I went two weeks with a dumb phone (a phone that isn’t a smart phone). I went from the Sprint HTC Evo 4G to a Samsung Rant, which in its own rights was a great phone when it came out. However, “3 years in cell phone years is like 60 people years.” As noted by my good friend Dan Savlon.
It wore on me quickly. I initially fought the urge to want a smart phone again, I wanted to force myself to use this one and be content. It didn’t last long. Two weeks later I jumped into the Sprint HTC Evo 3D running Google Android. I learned some things along the way that truly justify a smart phone, and prove that I’m not just a spoiled brat.
Know your where. I don’t get lost often, but I was exploring a new area with my old phone. The Sprint Navigation on the phone is horrendous. Once I know where I want to go it’ll walk me through (usually 100-200 feet behind though, which is great driving around the city), but just exploring (trying to find a different route to the Cheesecake Factory) it tanked. The small screen makes it difficult to see what’s around me. Also, the Google Maps app for the phone doesn’t know where I am; it’ll do directions but doesn’t pull in my GPS coordinates. Also, I was at a customer and couldn’t simply find stuff around me, I opened Google Maps, then I had to navigate the map to my location then search near me, then once I found something I wanted, Google Maps couldn’t get me there, I had to jump back into Sprint Navigation to get there. Ug…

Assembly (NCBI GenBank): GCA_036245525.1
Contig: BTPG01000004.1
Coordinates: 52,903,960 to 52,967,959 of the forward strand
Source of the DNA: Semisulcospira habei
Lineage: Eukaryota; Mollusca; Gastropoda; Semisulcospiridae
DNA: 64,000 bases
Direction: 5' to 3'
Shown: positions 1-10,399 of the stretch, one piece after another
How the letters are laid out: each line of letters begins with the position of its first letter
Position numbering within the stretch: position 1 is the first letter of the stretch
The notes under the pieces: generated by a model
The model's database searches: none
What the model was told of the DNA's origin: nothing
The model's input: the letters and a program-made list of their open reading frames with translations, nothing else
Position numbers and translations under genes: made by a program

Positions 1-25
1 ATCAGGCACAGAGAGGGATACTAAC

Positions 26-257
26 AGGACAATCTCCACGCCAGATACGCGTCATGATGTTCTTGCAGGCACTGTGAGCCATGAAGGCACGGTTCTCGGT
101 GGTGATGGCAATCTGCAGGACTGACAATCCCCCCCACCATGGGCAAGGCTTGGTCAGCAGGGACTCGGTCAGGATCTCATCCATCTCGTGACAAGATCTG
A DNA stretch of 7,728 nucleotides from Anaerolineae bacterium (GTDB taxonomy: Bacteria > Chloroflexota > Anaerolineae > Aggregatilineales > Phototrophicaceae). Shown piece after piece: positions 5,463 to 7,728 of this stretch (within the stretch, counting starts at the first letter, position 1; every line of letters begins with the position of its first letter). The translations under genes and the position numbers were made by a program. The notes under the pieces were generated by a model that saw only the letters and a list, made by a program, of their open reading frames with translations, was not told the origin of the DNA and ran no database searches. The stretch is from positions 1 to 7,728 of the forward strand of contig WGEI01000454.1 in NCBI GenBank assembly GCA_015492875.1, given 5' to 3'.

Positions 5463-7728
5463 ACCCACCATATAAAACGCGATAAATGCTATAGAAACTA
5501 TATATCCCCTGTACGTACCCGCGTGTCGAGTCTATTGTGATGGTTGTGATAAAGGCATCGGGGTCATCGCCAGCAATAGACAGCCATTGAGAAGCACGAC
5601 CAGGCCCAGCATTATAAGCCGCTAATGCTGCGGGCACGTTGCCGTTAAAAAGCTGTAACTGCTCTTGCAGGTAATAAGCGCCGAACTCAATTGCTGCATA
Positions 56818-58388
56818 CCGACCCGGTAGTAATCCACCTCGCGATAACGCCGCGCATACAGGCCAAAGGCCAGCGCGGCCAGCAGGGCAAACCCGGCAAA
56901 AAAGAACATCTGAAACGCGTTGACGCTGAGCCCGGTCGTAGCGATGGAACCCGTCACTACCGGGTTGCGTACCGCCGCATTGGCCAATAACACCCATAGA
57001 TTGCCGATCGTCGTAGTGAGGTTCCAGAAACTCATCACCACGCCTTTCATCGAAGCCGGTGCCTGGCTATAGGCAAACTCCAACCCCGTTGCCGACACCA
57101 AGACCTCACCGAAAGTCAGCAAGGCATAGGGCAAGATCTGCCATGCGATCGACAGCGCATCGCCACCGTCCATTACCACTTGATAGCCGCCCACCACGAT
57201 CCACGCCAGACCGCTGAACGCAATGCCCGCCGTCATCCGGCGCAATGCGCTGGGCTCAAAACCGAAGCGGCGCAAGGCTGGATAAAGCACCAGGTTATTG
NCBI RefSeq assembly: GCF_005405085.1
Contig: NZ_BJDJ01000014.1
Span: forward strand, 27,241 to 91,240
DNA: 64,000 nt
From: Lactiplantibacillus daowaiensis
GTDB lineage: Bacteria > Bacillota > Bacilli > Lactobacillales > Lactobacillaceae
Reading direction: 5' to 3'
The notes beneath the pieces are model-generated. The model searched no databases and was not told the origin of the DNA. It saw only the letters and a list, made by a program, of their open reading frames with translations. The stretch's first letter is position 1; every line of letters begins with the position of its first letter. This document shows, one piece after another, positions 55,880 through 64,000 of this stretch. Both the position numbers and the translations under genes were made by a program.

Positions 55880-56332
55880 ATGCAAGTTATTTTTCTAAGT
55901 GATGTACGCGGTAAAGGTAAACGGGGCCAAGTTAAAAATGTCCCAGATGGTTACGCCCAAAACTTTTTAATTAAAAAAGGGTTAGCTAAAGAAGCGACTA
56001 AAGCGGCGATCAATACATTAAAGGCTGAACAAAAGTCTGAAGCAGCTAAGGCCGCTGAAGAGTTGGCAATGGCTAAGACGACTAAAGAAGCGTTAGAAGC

On the Evo 3D, I get a large screen, and the Google Maps app rocks. Shows exactly where I am, I can search around me for anything I need, and it will then navigate me there flawlessly. That alone makes a smart phone worth it in my book. In addition to getting to where I want, additional apps like Foursquare allow me to have a little fun and share with my friends (I was ousted as major in TWO locations during my 2 week stint).